DOE Underestimates Significant Economic Burdens from Furnace Rule

News Release

DOE Underestimates Significant Economic Burdens from Furnace Rule

AGA proposal would provide superior balance between energy efficiency and protecting vulnerable consumers  

Washington, D.C. –  The U. S. Department of Energy’s (DOE) Supplemental Notice of Proposed Rulemaking on Energy Conservation Standards for Residential Furnaces will place an undue burden on far too many low income consumers. The American Gas Association (AGA) has provided a proposal to DOE and the Office of Management and Budget  – a threshold of 70 kbtu rather than the proposed 55 kbtu – that  would provide a superior balance between the goals of achieving energy efficiency nationally and the need to protect vulnerable consumers from unnecessary economic harm.

In her statement at a public meeting held today on this rule, Kathryn Clay, AGA’s Vice President of Policy, applauded DOE for recognizing the need to maintain the market option of non-condensing furnaces for some consumers under the proposed rule. Dr. Clay said that AGA is deeply concerned that providing a non-condensing option limited to furnaces of heating capacities of 55 kbtu or below will leave many Americans out in the cold when they are unable to overcome the initial barrier presented by the higher unit costs of condensing furnaces.

On average, condensing furnaces cost about $350 more than non-condensing furnaces, along with an additional $1,500-$2,200 in installation costs.

“The fundamental structure of the rule and its size-differentiated approach, is a significant step forward toward a better outcome for all consumers,” said Dr. Clay. “But we remain deeply concerned that the rule will impose significant economic burdens to far too many American consumers.”

The analysis provided by DOE with the release of the supplemental ruling indicates that the proposed 55 kBtu threshold would still result in economic harm to one out of every six low income households in the Southern United States – a level AGA deems unacceptable.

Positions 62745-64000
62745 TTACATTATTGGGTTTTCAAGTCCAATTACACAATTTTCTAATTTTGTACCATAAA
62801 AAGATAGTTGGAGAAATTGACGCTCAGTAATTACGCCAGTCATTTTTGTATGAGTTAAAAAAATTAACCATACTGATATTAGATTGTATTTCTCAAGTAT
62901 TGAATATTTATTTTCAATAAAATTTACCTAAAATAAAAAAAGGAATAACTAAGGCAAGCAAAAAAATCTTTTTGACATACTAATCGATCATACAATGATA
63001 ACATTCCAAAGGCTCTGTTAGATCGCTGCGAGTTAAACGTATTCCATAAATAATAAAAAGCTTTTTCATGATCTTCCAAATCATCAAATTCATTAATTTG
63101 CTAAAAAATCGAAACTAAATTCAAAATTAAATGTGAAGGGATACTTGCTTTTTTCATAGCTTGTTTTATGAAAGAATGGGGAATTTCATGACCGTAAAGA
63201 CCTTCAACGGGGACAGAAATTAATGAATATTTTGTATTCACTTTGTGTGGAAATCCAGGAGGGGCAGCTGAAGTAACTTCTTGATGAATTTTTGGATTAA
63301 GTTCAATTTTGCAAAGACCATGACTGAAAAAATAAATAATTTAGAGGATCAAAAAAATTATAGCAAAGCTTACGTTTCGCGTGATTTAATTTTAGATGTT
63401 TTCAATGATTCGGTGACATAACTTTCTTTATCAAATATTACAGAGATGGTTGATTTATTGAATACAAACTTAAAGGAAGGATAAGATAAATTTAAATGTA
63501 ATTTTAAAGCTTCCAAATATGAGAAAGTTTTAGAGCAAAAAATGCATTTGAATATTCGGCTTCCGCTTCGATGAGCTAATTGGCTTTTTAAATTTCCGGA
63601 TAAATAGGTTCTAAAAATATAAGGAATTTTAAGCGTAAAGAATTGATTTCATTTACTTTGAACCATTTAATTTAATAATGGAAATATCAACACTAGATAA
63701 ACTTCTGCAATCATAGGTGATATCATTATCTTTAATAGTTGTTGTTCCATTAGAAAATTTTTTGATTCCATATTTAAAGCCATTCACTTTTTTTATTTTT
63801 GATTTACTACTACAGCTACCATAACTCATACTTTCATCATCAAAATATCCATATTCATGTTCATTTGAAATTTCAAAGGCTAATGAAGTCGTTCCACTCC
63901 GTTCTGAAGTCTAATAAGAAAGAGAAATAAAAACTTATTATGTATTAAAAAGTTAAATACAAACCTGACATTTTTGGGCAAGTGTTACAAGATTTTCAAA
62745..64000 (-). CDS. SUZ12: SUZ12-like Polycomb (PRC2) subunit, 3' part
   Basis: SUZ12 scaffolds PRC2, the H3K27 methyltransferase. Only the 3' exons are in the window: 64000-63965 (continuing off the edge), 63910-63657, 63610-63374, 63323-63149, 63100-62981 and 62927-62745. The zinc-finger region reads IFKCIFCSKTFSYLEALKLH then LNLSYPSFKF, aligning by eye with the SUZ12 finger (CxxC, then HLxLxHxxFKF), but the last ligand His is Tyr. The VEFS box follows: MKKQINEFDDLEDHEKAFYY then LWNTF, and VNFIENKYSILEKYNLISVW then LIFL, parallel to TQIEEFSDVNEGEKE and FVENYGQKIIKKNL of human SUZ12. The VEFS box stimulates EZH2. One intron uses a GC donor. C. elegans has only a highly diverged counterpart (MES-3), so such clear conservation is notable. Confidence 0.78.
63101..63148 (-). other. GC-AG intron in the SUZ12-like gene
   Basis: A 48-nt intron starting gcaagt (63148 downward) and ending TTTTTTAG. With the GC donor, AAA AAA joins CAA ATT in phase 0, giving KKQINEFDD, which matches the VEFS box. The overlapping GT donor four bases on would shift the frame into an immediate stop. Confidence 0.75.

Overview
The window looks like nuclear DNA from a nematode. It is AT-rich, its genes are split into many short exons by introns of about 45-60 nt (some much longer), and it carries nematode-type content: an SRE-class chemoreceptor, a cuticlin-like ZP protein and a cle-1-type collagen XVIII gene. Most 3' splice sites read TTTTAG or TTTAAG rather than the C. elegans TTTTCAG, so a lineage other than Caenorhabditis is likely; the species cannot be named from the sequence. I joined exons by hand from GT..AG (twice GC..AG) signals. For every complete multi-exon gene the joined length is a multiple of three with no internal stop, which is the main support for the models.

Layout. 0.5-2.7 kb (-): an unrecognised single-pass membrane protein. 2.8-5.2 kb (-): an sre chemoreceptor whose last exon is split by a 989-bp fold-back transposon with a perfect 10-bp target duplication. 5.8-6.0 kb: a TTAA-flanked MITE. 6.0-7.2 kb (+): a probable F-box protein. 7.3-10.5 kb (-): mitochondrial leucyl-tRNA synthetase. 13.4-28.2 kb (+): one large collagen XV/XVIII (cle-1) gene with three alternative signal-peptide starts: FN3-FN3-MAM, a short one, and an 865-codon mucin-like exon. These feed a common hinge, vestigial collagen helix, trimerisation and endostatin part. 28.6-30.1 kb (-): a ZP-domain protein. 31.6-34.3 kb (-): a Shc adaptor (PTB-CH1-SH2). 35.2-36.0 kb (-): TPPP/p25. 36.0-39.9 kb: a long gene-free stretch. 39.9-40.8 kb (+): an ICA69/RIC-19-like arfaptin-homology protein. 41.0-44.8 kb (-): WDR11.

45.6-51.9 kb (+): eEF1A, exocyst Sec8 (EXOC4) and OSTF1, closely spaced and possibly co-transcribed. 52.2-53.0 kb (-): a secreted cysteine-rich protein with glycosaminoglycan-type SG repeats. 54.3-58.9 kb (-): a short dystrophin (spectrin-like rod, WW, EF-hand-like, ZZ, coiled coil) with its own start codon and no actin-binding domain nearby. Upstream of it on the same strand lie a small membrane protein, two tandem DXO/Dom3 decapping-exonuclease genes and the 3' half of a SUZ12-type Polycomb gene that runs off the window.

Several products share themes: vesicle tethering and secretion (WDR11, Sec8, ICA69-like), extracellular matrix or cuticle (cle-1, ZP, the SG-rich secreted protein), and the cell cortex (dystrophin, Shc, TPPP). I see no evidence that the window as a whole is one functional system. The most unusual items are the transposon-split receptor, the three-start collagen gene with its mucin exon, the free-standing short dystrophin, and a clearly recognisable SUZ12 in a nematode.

“We believe the actual number of households likely to be harmed is far greater. Many homeowners living in apartments, town homes, and row-houses will face structural barriers to installing condensing furnaces that will force them into options that will be economically burdensome, and less energy efficient overall, in the longer term,” Dr. Clay said.

An in-depth analysis of the DOE methodology, performed by the Gas Technology Institute, and jointly supported between AGA and the American Public Gas Association, exposed fundamental flaws in DOE’s modeling of consumer choice – in fact, assuming random decision making in place of rational economic choices.

Dr. Clay continued, “Adopting a threshold of 70 kbtu would set the market on a clear pathway – without the undue harm that will result from the more abrupt shift a 55 kbtu threshold would entail.”


The American Gas Association, founded in 1918, represents more than 200 local energy companies that deliver clean natural gas throughout the United States. There are more than 72 million residential, commercial and industrial natural gas customers in the U.S., of which 95 percent — just under 69 million customers — receive their gas from AGA members. Today, natural gas meets more than one-fourth of the United States' energy needs.